JNU row: Delhi govt seeks prosecution of 3 news channels

JNU row: Delhi govt seeks prosecution of 3 news channels - Sakshi Post

New Delhi: The Delhi government on Monday alleged in a court here that some of the video footage of the February 9 protests at JNU campus aired by three TV news channels were doctored and sought their prosecution.

Chief Metropolitan Magistrate Sumit Dass, after hearing the submissions of the Delhi Government's counsel, fixed the matter for consideration on the complaint on May 26.

"I am posting the matter for consideration on May 26, the magistrate said. Senior advocate N Hariharan, who appeared for the Delhi government, said the channels reported about clash between students groups at JNU and showed footage of the incident which happened at the university campus on February 9.

He said the video was inaudible so the channels had showed a bubble on the screen with an alleged text Pakistan Zindabad and the the anchor/reporter suggested that such anti-national slogans were being shouted by the JNU students which would not be tolerated by the country.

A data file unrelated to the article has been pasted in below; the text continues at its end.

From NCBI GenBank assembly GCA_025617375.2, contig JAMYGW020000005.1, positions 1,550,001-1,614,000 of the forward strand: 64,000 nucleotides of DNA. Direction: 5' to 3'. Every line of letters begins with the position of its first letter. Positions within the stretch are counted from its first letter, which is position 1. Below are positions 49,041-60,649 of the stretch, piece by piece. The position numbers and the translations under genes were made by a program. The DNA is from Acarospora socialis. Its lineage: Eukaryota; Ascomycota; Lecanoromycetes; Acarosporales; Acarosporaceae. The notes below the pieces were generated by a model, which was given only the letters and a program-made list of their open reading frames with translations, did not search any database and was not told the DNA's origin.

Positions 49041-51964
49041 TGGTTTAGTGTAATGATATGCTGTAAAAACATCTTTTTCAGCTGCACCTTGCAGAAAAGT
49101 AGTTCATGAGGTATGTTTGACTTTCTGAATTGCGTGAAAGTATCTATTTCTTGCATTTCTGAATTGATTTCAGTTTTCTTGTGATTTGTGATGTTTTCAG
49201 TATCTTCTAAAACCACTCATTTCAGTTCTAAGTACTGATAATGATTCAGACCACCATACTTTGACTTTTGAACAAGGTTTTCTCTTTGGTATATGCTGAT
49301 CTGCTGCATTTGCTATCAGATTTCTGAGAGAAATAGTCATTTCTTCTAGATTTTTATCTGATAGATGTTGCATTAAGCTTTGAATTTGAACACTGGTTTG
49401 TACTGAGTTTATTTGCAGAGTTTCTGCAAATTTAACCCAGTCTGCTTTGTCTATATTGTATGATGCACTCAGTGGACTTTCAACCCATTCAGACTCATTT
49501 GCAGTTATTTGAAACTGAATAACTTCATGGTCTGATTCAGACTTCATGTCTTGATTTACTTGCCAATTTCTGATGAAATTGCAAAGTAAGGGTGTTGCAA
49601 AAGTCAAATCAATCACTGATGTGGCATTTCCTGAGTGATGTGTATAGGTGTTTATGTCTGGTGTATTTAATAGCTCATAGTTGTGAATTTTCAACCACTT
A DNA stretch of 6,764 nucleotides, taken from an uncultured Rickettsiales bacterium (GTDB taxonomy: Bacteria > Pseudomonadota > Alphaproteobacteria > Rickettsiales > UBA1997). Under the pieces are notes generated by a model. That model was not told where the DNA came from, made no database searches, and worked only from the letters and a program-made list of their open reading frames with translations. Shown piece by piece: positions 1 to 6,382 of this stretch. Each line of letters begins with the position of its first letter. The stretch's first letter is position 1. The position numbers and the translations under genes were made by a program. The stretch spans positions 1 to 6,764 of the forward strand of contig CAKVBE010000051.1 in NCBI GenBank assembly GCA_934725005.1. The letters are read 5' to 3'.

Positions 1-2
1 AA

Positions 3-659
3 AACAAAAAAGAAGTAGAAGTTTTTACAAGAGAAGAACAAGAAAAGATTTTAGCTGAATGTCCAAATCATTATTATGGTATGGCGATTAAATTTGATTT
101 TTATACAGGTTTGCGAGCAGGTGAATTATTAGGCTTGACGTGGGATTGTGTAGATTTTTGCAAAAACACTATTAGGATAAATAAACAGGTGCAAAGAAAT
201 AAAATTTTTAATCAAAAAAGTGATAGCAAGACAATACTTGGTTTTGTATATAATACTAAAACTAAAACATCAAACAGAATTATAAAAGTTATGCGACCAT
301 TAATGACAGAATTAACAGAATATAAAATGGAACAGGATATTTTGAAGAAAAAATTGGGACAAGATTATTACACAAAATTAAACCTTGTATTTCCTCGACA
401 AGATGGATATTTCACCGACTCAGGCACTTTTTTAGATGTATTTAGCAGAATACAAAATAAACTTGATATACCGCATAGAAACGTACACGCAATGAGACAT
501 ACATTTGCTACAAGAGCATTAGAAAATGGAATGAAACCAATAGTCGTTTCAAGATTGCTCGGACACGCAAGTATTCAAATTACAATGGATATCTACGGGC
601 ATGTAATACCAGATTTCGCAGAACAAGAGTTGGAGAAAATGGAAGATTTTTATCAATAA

These programmes were also uploaded on the websites of these channels on 'YouTube', he said. He argued that a CD of these footage was send to forensic science laboratory and the experts have opined that all these bubbles were insertions and tapes were tampered with.

"Because of this we saw violence across the country and in this court complex also. You had seen it. Post violence incidents were also seen," the counsel said.

Hariharan, who was accompained with battery of lawyers, sought the prosecution of the three channels, their editors and anchors for the alleged offences under various sections including 415 (cheating), 465 (punishment for forgery), 468 (forgery for purpose of cheating) and 471 (using as genuine a forged document or electronic record) of IPC and provisions of the Information and Technology Act.

The Delhi government sought examination of its complaint under Section 200 of the Code of Criminal Procedure. It has made 12 respondents as parties in the matter, including three news channels, their editors-in-chief, directors and anchors.


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